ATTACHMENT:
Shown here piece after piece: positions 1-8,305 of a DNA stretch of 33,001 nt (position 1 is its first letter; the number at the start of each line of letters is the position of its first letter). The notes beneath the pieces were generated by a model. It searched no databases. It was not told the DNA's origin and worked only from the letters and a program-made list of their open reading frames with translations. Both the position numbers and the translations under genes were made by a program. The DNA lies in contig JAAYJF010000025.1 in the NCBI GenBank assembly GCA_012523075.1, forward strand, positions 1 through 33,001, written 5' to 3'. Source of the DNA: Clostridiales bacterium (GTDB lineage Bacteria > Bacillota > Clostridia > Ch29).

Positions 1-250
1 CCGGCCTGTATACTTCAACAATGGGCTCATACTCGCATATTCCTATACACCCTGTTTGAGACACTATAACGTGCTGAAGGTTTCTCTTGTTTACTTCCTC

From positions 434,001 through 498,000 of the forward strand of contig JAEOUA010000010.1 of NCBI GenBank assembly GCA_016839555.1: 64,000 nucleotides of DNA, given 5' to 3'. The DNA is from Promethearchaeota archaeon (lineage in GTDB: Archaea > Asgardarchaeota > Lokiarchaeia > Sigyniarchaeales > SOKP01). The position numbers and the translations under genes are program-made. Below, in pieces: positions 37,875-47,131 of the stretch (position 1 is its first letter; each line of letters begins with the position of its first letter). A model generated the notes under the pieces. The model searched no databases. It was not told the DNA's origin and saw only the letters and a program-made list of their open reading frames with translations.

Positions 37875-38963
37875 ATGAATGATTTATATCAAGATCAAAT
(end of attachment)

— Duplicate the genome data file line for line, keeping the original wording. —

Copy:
Shown here piece after piece: positions 1-8,305 of a DNA stretch of 33,001 nt (position 1 is its first letter; the number at the start of each line of letters is the position of its first letter). The notes beneath the pieces were generated by a model. It searched no databases. It was not told the DNA's origin and worked only from the letters and a program-made list of their open reading frames with translations. Both the position numbers and the translations under genes were made by a program. The DNA lies in contig JAAYJF010000025.1 in the NCBI GenBank assembly GCA_012523075.1, forward strand, positions 1 through 33,001, written 5' to 3'. Source of the DNA: Clostridiales bacterium (GTDB lineage Bacteria > Bacillota > Clostridia > Ch29).

Positions 1-250
1 CCGGCCTGTATACTTCAACAATGGGCTCATACTCGCATATTCCTATACACCCTGTTTGAGACACTATAACGTGCTGAAGGTTTCTCTTGTTTACTTCCTC

From positions 434,001 through 498,000 of the forward strand of contig JAEOUA010000010.1 of NCBI GenBank assembly GCA_016839555.1: 64,000 nucleotides of DNA, given 5' to 3'. The DNA is from Promethearchaeota archaeon (lineage in GTDB: Archaea > Asgardarchaeota > Lokiarchaeia > Sigyniarchaeales > SOKP01). The position numbers and the translations under genes are program-made. Below, in pieces: positions 37,875-47,131 of the stretch (position 1 is its first letter; each line of letters begins with the position of its first letter). A model generated the notes under the pieces. The model searched no databases. It was not told the DNA's origin and saw only the letters and a program-made list of their open reading frames with translations.

Positions 37875-38963
37875 ATGAATGATTTATATCAAGATCAAAT